Following an in-depth education at Otto Wagner’s special class for architecture at the Vienna Academy of Fine Arts, Pirchan moved to Munich in 1908. There, he designed the house of his friend, the collector and artist Viktor Oppenheimer, around 1910 and in 1913 founded an art school for commercial art and set design. Pirchan significantly raised his profile through frequent exhibitions of his works. His appointment as head of set design and costumes to the Munich National Theater was followed by his move to the German metropolis Berlin. The renowned director Leopold Jessner secured Pirchan in 1921 for the association of Berlin State Theaters, where the artist had his ultimate breakthrough. Working as head of set design for the Berlin State Opera and the State Theater on Gendarmenmarkt, he developed and perfected the stylized stage as well as the tiered stage known as “Jessner staircase” together with Leopold Jessner. In the 1930s Pirchan moved to Prague where he worked for the German Theater, before being appointed professor at the Vienna Academy of Fine Arts in 1936.

Conceived in cooperation with the Museum Folkwang in Essen, the impressively comprehensive exhibition at the Leopold Museum highlights the career stages and spheres of activity of an extraordinary artist.

Beethoven’s Pastoral Symphony as inspiration for a Gesamtkunstwerk

Marking the 250th birthday of Ludwig van Beethoven in December 2020, the Leopold Museum presents a focus exhibition within the permanent presentation “Vienna 1900. Birth of Modernism”. The exhibition centers on Josef Maria Auchentaller’s imposing pictorial program for the music room of the villa belonging to the Viennese jewelry manufacturer Georg Adam Scheid. Consisting of five paintings measuring almost two-and-a-half meters in height with an overall length of around nine meters, Auchentaller drew inspiration for this work in 1898/99 from Beethoven’s Symphony No. 6, known as the Pastoral Symphony. The music room, which is emblematic for the multi-faceted veneration of Beethoven prevalent around 1900, has now been reconstructed for the first time in Austria, offering a spatial experience of this singular Gesamtkunstwerk in a dialogue with works by artists of the Vienna Secession.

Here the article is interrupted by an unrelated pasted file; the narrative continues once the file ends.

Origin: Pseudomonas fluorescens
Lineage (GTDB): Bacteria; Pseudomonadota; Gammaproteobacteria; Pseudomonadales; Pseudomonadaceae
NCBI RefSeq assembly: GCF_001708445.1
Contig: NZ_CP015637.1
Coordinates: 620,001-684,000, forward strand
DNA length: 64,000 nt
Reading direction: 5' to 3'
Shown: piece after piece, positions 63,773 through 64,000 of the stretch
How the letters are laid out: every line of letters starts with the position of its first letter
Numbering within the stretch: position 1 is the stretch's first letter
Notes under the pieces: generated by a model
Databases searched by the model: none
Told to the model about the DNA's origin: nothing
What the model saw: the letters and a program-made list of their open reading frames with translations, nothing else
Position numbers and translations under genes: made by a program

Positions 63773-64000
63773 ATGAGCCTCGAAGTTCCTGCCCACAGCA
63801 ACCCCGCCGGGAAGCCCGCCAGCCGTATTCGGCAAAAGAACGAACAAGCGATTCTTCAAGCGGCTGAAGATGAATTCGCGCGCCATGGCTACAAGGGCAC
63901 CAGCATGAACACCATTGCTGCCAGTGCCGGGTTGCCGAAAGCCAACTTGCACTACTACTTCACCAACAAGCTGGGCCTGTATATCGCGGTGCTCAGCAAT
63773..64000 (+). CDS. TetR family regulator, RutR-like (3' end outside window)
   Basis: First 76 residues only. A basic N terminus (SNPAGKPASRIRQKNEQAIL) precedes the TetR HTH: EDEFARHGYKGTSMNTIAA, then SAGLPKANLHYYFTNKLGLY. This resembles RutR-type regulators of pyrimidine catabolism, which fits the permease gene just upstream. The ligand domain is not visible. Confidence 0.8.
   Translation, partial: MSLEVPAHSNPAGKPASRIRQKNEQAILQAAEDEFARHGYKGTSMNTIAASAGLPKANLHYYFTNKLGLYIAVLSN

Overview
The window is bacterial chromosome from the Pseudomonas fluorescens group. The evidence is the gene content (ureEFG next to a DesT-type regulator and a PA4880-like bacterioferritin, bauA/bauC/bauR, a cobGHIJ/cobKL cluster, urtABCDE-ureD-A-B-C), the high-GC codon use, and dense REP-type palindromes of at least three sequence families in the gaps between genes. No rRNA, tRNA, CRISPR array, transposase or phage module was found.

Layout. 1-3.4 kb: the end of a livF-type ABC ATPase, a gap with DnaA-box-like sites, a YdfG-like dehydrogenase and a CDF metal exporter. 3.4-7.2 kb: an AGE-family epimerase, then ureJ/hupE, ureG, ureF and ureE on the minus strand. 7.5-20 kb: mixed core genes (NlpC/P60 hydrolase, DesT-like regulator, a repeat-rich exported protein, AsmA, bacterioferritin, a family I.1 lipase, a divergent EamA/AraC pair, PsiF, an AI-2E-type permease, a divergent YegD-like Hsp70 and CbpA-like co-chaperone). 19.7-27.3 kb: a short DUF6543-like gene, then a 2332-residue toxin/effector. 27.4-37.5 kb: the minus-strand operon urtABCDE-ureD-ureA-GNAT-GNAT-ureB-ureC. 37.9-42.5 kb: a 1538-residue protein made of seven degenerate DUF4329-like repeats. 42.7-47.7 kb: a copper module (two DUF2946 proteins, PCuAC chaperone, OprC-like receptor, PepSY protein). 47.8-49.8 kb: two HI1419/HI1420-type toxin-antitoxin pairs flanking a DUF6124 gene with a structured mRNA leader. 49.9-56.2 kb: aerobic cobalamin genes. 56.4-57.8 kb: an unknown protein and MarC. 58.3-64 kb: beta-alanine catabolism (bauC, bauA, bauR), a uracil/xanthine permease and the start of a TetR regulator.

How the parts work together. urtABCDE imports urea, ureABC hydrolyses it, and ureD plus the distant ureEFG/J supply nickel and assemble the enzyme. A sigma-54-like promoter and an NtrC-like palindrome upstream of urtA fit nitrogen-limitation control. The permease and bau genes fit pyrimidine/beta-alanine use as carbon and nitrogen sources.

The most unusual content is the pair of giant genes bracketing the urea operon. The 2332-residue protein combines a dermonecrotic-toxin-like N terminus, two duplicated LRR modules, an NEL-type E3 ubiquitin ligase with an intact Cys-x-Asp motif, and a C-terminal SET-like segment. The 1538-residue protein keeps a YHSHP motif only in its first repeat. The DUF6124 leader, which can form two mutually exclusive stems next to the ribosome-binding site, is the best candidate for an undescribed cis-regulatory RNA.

“The genius cult surrounding Ludwig van Beethoven was detectable latest from his death in 1827; in Vienna around 1900, however, it became a special phenomenon with almost sacral features. Auchentaller’s fascination with Beethoven’s music is symbolic of the composer’s veneration by exponents of the Vienna Secession as a whole.”

Werner Telesko, curator, Austrian Academy of Sciences

This holds especially true for the 21 artists involved in the 14th Secession Exhibition, known as the Beethoven Exhibition, among them Gustav Klimt, Alfred Roller, Friedrich König, Max Klinger and Josef Hoffmann, who in 1902 acted as the Secession’s artistic director and invested the exhibition with the solemn atmosphere of an art temple. While Auchentaller’s diverse oeuvre is today considered exemplary for a variant of Jugendstil he shaped both during his time in Munich and as a member of the Vienna Secession, his work as a painter, graphic artist and jewelry designer was barely known up until his first comprehensive retrospective at the Leopold Museum in 2009.

“Auchentaller’s Jugendstil ensemble represents the first artistic realization of all movements of a Beethoven symphony. With the music room for the Viennese jewelry manufacturer Georg Adam Scheid, he created a Jugendstil Gesamtkunstwerk, an immersive spatial experience unique in the tradition of music rooms, which had its heyday around 1900.“
Dominik Papst, curator, Leopold Museum

Publication accompanying the Pirchan exhibition

The exhibition on Emil Pirchan is accompanied by a comprehensive monograph entitled “EMIL PIRCHAN. Universal Artist”, edited by Beat Steffan, with essays by René Grohnert, Kurt Ifkovits, Barbara Lesak, Jitka Ludvova, Christiane Mühlegger-Henhapel, Sonja Pisarik, Julia Preisker, Daniel Resch, Katja Sebald, Beat Steffan and Alexandra Steiner-Strauss, published with Nimbus Verlag and available at the Leopold Museum Shop.

Once more on display: Vienna 1900, Hundertwasser-Schiele, Ö1 Talent Grant Exhibition

Alongside the new exhibitions, the Leopold Museum further shows the permanent exhibition “Vienna 1900. Birth of Modernism“, the successful presentation “Hundertwasser – Schiele. Imagine Tomorrow” as well as the exhibition of contemporary artists who are nominees and winners of the Austrian radio station Ö1’s talent grant.